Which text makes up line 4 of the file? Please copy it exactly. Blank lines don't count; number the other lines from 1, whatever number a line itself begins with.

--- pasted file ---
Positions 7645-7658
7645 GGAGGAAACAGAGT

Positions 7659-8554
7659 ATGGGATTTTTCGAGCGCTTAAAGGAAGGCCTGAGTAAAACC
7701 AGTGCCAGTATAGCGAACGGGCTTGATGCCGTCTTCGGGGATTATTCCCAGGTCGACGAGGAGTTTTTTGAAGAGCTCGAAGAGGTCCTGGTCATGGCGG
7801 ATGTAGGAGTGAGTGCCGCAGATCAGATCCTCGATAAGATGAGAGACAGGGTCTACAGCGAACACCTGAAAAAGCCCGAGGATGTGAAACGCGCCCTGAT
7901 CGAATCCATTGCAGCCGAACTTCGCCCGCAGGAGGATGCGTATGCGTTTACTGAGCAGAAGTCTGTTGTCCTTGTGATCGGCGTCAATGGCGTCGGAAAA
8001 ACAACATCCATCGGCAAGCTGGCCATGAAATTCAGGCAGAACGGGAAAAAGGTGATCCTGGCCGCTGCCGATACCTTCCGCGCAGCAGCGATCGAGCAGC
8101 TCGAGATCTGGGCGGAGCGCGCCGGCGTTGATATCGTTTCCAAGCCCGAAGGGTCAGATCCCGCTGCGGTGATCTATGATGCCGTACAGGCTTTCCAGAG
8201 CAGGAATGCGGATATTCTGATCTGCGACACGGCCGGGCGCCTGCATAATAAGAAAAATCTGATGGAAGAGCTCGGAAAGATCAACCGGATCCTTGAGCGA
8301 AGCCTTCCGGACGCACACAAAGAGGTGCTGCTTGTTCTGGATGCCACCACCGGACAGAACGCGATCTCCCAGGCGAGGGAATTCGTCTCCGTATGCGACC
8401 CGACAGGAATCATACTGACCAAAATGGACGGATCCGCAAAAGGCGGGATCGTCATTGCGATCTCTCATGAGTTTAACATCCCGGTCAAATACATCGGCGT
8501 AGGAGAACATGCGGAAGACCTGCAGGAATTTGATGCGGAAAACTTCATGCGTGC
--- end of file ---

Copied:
7659 ATGGGATTTTTCGAGCGCTTAAAGGAAGGCCTGAGTAAAACC